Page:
I understand what you are saying, and I know there's an "art" or whatever that DJs bring to the mix, but I've been to quite a few weddings in the last year or two and each time I made it a point to talk to the DJ and get an idea of what their setup is since, well, I'm curious about any and all technology. More times than not they're simply running through a series of playlists and downclocking the volume when it's time to say something over the PA system. It's not to say they're doing nothing, but some of the quotes I've heard of vs how good the DJs were was kind of a disappointing ratio, but that's my personal opinion. I might be in a semi unique position though too since my brothers are going to be performing some music for us at the reception (they're both musicians), which is why they're going to be handling the computer/stereo system as well. I appreciate your insight, but some time has passed since I posted this thread... we've done some test drives with the setup and things have worked out great. I've gotten some quotes on rental gear for the actual speakers and whatnot and, well, let's just say: :thumbsup:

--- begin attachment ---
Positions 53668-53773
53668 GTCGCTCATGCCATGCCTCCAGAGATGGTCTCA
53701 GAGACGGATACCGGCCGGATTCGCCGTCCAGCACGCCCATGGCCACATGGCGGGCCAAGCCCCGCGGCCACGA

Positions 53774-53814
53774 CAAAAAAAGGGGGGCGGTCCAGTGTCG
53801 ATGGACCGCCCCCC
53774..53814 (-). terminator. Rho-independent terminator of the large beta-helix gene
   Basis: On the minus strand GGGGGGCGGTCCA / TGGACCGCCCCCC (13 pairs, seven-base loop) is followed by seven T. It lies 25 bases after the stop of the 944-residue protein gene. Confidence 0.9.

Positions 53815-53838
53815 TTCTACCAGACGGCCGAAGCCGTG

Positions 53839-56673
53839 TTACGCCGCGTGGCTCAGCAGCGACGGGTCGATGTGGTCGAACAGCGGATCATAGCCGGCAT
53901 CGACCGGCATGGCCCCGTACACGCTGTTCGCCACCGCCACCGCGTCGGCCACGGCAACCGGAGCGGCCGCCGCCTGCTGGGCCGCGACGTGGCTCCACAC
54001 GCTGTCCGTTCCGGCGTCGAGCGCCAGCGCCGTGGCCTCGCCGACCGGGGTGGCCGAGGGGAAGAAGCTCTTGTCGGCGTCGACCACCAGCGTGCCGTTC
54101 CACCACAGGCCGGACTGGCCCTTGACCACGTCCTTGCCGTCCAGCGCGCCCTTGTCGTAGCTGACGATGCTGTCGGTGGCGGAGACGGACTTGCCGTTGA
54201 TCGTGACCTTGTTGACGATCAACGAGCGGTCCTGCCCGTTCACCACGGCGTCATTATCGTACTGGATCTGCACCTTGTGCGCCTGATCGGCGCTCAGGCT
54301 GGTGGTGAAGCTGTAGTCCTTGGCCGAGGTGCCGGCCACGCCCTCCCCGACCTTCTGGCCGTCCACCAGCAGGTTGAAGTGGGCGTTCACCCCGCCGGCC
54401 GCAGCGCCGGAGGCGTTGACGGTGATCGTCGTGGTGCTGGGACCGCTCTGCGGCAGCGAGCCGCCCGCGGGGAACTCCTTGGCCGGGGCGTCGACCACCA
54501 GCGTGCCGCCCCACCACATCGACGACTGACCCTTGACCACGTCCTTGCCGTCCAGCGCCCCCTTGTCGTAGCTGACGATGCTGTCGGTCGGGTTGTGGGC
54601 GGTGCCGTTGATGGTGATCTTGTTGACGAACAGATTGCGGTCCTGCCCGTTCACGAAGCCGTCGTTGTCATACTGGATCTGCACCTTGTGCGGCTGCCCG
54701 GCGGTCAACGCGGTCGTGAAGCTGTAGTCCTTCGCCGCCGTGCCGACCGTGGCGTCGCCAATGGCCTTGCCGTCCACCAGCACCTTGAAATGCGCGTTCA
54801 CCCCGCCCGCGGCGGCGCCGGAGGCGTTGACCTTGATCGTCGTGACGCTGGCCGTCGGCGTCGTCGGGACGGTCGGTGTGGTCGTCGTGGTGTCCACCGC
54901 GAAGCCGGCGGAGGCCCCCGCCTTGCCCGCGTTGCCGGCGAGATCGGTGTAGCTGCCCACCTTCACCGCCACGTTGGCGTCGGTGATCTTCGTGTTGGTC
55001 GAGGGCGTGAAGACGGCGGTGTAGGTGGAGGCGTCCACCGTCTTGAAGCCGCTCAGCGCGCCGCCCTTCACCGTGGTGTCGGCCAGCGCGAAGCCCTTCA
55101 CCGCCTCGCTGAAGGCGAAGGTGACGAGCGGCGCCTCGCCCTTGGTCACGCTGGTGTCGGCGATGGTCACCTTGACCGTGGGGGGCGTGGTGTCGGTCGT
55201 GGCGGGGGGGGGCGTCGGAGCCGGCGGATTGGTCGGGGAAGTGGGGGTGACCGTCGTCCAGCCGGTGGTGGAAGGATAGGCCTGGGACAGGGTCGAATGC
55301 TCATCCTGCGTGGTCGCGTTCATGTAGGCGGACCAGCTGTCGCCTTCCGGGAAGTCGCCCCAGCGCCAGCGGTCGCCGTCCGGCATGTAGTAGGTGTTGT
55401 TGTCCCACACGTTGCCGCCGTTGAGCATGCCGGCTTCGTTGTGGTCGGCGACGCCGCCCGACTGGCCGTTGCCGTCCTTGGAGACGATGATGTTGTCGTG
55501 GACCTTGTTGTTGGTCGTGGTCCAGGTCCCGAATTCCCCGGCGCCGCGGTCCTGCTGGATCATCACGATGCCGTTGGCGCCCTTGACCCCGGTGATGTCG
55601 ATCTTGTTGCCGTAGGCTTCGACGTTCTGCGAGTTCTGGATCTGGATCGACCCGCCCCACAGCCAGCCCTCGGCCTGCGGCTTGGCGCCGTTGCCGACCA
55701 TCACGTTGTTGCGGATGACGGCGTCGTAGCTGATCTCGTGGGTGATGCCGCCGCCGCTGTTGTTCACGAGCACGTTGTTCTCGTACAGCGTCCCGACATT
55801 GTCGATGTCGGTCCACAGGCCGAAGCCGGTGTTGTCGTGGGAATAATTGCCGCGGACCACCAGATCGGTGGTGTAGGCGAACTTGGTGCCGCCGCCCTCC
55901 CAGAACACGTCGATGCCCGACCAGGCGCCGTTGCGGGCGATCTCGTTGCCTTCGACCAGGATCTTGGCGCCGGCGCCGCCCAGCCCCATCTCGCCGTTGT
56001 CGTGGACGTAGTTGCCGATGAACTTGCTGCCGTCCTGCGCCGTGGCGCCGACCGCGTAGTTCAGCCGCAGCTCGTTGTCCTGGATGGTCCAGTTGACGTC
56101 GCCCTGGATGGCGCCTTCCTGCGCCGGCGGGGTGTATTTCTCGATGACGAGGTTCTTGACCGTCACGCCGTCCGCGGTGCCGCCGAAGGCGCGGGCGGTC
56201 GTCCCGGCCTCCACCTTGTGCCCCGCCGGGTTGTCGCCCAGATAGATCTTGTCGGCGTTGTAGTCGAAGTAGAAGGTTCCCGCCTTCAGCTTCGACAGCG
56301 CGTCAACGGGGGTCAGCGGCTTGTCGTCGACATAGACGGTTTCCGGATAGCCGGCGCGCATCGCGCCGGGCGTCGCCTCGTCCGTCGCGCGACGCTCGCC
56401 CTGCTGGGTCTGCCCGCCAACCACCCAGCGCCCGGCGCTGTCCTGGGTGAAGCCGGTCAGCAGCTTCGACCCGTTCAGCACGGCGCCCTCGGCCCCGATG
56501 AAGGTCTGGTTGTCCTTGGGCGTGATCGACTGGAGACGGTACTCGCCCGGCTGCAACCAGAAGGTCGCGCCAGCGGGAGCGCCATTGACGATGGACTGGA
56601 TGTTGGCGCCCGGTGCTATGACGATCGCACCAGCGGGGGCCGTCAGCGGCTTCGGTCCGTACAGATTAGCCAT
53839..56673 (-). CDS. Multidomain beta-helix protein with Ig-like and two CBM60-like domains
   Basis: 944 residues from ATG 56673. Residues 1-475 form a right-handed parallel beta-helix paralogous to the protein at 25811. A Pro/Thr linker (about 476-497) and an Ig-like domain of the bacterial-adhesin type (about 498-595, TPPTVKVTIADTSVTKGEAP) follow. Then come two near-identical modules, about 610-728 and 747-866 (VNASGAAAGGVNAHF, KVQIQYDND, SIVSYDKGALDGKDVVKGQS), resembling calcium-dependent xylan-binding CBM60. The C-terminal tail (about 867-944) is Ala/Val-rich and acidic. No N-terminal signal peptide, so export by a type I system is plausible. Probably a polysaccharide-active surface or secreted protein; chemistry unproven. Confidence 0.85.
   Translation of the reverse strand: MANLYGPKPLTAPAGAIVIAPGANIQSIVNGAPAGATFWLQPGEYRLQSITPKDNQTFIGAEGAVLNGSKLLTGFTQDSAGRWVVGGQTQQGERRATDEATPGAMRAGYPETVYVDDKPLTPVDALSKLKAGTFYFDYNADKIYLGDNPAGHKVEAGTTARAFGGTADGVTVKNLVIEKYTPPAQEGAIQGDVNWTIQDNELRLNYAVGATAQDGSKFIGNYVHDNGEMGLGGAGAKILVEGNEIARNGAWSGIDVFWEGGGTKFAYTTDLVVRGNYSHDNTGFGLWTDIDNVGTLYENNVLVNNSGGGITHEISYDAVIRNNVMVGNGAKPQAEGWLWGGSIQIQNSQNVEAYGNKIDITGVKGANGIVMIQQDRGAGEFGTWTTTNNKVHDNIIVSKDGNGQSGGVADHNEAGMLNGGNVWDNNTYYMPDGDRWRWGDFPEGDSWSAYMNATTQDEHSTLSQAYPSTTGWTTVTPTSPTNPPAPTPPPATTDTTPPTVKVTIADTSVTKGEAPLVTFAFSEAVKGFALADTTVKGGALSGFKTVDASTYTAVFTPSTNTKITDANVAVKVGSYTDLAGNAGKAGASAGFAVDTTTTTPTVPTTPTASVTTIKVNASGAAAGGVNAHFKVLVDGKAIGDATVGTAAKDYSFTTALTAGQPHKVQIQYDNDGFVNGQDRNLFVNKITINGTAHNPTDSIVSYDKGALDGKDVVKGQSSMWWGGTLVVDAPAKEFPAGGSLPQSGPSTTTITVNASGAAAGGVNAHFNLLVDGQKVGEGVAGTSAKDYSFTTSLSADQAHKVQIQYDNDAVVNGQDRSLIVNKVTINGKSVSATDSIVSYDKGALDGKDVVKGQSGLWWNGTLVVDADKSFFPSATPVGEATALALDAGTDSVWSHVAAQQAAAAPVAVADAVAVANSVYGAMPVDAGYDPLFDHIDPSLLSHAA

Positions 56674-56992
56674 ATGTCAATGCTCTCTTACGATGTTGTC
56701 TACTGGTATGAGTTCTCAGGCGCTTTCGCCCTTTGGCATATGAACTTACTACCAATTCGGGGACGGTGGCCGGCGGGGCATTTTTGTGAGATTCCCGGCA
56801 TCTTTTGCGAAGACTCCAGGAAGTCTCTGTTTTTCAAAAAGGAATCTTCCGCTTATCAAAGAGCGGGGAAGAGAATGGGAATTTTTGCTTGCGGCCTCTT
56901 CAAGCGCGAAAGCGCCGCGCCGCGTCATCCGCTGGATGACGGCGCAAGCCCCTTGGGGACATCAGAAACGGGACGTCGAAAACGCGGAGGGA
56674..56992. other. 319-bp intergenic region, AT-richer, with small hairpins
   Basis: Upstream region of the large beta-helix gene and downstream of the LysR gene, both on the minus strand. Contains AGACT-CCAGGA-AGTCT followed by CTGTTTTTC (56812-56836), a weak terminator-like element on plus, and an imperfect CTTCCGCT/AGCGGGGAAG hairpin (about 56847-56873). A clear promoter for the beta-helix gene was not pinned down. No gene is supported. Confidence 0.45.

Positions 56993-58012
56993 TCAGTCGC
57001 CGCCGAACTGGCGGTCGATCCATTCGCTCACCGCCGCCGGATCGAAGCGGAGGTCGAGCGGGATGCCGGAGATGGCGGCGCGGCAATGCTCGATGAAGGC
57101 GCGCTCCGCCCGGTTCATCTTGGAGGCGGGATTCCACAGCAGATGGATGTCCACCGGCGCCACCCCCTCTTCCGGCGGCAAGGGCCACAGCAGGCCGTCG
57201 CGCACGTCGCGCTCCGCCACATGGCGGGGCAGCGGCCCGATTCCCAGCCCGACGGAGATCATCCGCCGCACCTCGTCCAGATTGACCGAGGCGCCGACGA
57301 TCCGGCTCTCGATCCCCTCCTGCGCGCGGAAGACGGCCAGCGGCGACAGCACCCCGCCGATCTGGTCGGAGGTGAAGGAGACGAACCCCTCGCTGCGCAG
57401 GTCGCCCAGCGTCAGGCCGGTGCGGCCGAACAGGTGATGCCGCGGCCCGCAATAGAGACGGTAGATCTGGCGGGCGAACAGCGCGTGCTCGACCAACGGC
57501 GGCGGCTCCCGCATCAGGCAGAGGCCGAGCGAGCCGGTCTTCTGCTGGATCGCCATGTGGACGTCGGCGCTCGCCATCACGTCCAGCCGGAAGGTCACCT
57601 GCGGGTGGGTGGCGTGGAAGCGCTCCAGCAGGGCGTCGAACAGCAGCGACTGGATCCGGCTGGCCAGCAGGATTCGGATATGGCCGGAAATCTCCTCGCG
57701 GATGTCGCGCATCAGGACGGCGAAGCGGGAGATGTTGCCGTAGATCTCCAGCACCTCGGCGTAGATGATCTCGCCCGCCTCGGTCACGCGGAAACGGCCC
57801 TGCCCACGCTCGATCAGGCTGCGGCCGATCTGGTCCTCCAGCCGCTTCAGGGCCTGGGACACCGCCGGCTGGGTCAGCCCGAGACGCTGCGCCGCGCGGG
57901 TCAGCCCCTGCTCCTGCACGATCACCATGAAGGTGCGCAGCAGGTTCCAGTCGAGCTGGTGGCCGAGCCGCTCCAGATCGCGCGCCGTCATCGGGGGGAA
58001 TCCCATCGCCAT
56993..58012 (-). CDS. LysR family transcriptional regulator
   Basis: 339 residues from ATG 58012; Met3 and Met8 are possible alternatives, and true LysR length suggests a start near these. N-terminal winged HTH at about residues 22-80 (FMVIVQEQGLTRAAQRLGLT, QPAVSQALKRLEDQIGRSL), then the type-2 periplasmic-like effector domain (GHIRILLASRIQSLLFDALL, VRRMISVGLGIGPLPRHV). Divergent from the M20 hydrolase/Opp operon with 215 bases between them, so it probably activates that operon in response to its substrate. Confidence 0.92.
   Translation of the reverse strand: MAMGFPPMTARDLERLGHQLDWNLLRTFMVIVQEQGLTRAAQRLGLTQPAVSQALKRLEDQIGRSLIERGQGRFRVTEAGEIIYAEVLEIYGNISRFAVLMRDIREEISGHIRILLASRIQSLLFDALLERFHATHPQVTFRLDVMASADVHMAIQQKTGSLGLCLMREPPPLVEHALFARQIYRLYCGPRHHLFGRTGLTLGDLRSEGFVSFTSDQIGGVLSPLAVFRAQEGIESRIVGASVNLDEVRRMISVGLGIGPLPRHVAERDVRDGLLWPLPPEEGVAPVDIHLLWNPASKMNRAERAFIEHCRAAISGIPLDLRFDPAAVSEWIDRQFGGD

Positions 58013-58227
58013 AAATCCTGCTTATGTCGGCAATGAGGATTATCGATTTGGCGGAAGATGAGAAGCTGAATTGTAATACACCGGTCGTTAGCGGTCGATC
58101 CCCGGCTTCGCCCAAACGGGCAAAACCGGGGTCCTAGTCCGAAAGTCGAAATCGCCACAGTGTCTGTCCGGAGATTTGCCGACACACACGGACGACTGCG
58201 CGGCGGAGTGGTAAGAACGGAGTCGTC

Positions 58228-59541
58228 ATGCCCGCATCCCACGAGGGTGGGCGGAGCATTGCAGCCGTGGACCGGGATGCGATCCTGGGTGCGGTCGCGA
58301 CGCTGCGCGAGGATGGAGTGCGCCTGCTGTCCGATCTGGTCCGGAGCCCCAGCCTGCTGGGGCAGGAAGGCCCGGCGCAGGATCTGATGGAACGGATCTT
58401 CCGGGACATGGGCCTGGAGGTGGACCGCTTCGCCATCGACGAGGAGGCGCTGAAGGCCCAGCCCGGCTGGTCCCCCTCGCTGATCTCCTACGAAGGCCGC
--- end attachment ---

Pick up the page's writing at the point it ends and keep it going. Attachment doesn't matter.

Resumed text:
For what it's worth, I work in IT, so backups come as second nature - which is exactly why (as I said above) I'll have a laptop there with the same music and same playlists as my desktop that we'll be using as the primary system. It'll already be fired up and ready to go, just in case.

wkearney99 06-12-2012 10:22 AM

Ugh, getting married is effort enough without throwing the setup of an audio system into the mix. I'm in the 'hire a dj with his own gear' camp.

Otherwise check around for what it costs to rent actual PA gear. Or pick up something cheap via craigslist and turn it back around once you're done wiht it. The sort of speakers and amplification you'd need to for a hall are a lot different than what you'd have in your home.

roasted 06-12-2012 10:26 AM

Quote:

Originally Posted by wkearney99 (Post 941685)
Ugh, getting married is effort enough without throwing the setup of an audio system into the mix. I'm in the 'hire a dj with his own gear' camp.

Otherwise check around for what it costs to rent actual PA gear. Or pick up something cheap via craigslist and turn it back around once you're done wiht it. The sort of speakers and amplification you'd need to for a hall are a lot different than what you'd have in your home.

Which is exactly why I'm going the renting my own audio gear/using my own computer route. :thumbsup:

gregzoll 06-12-2012 01:40 PM

Quote:

Originally Posted by roasted (Post 941454)
I understand what you are saying, and I know there's an "art" or whatever that DJs bring to the mix, but I've been to quite a few weddings in the last year or two and each time I made it a point to talk to the DJ and get an idea of what their setup is since, well